It can be difficult to book accommodation in Cuba and in any case this needs to be done weeks in advance. Email correspondence tends to be very slow.  You can also call ahead but many do not speak English, and the Cuban accent can make conversing in Spanish somewhat difficult as well.

Casa Particulars are my recommendation as you stay in a separate room/wing of a Cuban family’s house and is a great insight into local life, as well as being much much cheaper than a hotel!

We only planned our trip about a week in advance, and other than one night in Havana where we walked around for three hours knocking on doors to find a room (as the Pope was in town – who knew?) we had absolutely no problems finding a room as we went.  The best place to start looking is usually a street or two back from the plaza mayor or main pedestrian street in each town.

In larger cities expect to pay $25-30CUC for a room and in smaller towns $20-25CUC. The price is given for the room which you may be able to fit two, three or even four people in.  Breakfast and dinner can be negotiated to be included, generally ask $5CUC per person for breakfast and $10CUC for dinner.

If the creature comforts are of importance to you, ask if hot water is available and whether this is provided 24/7 or otherwise you may be in for a cold shower! Most casas we stayed in did have hot water, fans and air conditioning.

My advice would be to avoid the touts at the bus station and around tour office, and simply walk around and find a casa yourself – this way you don’t end up paying them a commission (this would be paid to the casa owner who would then on-charge in the form of a higher price!)

In Havana I would recommend finding a casa a few streets back from Calle Obispo in Habana Vieja (Old Havana). We stayed with Senor Alexander at Calle Lamparilla no 307. A lovely, safe area close to everything you need in the old town.


Taxis to and from Havana airport are regulated – they should cost $25CUC to central Havana.

Transport was surprisingly easy to arrange – with collective taxis being the cheapest and easiest option in most cases. Due to the poor condition of the roads, as well as all the slower traffic hazards (horses, cows, bikes etc) it seems best not to hire a car and just get around by collective taxi instead. Then you can just sit back and enjoy the journey – particularly if you get a nice old American classic car!

You can arrange a collective taxi the night before, and bargain on the price – look for them around plaza mayor (town square), tourism offices or near bus stations – but usually they are out looking for you not the other way around.

There are two bus companies in operation, Viazul and Transtur. As far as we could ascertain, there was no easy way to book the Transtur buses although we were told by other travellers they were the cheapest option. The infotur office advised us we would need to book four or five days in advance. The Viazul buses were more accessible although in Havana, the bus statioon is well out of town and you will find it costs $10CUC for a taxi to get you there.  Also you need to book te day before otherwise the buses are booked out, there are generally only a few services a day and you may find yourself taking a collective taxi anyway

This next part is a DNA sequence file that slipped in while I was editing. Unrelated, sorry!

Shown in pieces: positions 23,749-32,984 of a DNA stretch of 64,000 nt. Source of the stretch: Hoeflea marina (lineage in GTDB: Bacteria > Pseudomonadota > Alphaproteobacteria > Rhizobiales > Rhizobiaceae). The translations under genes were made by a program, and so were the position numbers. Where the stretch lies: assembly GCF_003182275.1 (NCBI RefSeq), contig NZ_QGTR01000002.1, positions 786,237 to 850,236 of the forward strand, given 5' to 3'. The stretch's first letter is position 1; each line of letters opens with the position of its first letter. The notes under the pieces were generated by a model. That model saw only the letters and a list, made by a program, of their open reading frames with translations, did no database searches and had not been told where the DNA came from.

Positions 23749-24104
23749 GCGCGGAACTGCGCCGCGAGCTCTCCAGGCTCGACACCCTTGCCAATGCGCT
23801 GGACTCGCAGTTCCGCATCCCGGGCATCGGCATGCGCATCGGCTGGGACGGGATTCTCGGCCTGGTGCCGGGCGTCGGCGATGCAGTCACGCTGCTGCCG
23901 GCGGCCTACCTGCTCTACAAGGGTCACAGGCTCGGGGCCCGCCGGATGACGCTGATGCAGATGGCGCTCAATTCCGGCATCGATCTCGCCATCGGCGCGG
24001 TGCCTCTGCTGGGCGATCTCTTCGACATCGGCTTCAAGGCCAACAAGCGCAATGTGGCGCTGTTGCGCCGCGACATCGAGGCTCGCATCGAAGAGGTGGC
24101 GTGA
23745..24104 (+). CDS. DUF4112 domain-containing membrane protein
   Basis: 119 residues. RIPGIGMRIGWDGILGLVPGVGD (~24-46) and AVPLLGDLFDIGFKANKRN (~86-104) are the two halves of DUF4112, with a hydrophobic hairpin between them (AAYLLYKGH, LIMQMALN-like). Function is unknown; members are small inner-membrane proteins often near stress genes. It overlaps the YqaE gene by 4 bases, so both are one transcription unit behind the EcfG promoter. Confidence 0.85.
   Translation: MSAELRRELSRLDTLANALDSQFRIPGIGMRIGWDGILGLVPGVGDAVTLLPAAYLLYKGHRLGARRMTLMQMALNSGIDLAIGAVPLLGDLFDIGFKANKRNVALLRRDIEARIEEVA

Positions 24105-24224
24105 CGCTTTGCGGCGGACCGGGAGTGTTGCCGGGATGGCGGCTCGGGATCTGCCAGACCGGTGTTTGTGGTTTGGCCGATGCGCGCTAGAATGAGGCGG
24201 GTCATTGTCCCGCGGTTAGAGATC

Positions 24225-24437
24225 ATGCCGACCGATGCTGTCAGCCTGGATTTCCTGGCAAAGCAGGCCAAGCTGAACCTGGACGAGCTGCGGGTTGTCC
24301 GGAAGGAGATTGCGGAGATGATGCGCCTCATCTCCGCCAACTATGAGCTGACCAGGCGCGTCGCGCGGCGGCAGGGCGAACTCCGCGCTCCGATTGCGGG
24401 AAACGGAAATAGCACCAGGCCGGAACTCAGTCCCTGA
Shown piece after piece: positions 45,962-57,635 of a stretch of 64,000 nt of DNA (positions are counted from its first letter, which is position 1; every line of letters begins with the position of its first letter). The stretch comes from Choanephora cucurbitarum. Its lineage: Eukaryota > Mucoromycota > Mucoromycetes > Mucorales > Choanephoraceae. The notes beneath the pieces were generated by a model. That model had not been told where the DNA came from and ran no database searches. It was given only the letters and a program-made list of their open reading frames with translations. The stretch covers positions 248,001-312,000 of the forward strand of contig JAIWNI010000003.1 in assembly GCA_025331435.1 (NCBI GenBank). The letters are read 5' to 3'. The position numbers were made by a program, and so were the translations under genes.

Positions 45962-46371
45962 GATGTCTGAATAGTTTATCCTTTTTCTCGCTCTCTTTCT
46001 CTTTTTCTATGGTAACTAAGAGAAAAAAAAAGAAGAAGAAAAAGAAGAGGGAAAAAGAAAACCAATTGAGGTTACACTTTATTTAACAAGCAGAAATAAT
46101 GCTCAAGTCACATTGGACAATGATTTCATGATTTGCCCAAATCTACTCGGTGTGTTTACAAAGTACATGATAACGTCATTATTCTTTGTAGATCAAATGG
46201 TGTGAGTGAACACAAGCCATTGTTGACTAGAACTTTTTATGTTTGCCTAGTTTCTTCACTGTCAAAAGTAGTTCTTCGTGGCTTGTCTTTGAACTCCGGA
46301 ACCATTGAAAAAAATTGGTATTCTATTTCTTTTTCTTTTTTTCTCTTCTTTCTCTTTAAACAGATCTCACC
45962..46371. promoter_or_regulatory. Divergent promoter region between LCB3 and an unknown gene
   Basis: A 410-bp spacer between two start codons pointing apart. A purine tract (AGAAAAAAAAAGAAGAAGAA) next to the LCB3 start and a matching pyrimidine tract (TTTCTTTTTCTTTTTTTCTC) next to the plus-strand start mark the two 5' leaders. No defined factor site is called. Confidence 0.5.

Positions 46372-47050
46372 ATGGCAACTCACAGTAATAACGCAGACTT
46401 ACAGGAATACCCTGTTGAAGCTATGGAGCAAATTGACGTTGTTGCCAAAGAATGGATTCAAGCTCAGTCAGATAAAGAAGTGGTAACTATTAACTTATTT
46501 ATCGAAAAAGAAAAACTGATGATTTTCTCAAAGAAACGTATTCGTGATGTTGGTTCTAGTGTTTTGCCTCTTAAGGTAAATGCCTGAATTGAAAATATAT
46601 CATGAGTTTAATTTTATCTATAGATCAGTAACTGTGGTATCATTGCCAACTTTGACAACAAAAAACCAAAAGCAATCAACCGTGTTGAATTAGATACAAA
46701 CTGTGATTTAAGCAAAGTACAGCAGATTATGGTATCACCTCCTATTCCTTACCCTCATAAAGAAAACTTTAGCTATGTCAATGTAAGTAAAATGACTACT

We took the Viazul bus to Trinidad ($25CUC). While relatively comfortable journey, it too six and a half hours due to all the stops along the way. On the way back, a collective taxi was much faster option.

Below gives a brief outline on the costs between some of the destinations we visited. Generally, the distance seems to correlate with the price.

  • Havana to Viñales $15pp by collective taxi
  • Havana to Trinidad $35pp collectivo $25 viazul
  • Trinidad to Cienfuegos $10pp collectivo $6 viazul
  • Cienfuegos to Habana $15pp collectivo $20 viazul

Trains do run if you have the patience of a Saint – we were repeatedly told they were for Cubans only. Other forms of transportation include the Horse and Cart, as well as bici taxis which are great for short distances with luggage.

Classic convertibles can be hired from outside the hotel at Parque Central – we were quoted $25CUC per hour.


Prices in supermercados exactly the same everywhere, even for alcohol. So don’t worry about shopping around.

Cuba is not known for great food, but street food is plentiful and usually consists of pizzas (aptly named peso pizza!), hamburgers (generally pork – cerdo) and bread with ham and/or cheese. Pay in nacionales at market stalls and local restaurants – it is much cheaper. My favourite was Pollo asada – or spit roasted chicken.

You can negotiate with the casa particular to include breakfast and sometimes dinner. They usually ask around $5/$10CUC respectively.


I didn’t once feel at all unsafe in Cuba. That said, the people do not have a lot of money and therefore the usual precautions should be taken – don’t flash your wealth around, carry only small amounts of money, and don’t walk in dark streets at night.


Maps – It is worth downloading the Gallileo app before you go (GPS is banned in Cuba). Google maps does not work in Cuba.
Don’t expect your mobile phone to work, and internet is scarce, and not available in private homes. Enjoy the detox!

If you absolutely need the internet you can buy half hour prepaid cards for $2CUC which can be used at public hotspots (usually parks/squares). This is sufficient for email but might be frustrating if you try to upload all your wonderful photos to Facebook! Some hotels will also sell you internet cards if you buy a drink at their lobby bar.

Cuba Junky is a great website/app with lots of information on casa particulars among other things. It has an offline function so can be used in a limited capacity whole in Cuba. can also help with finding places to stay.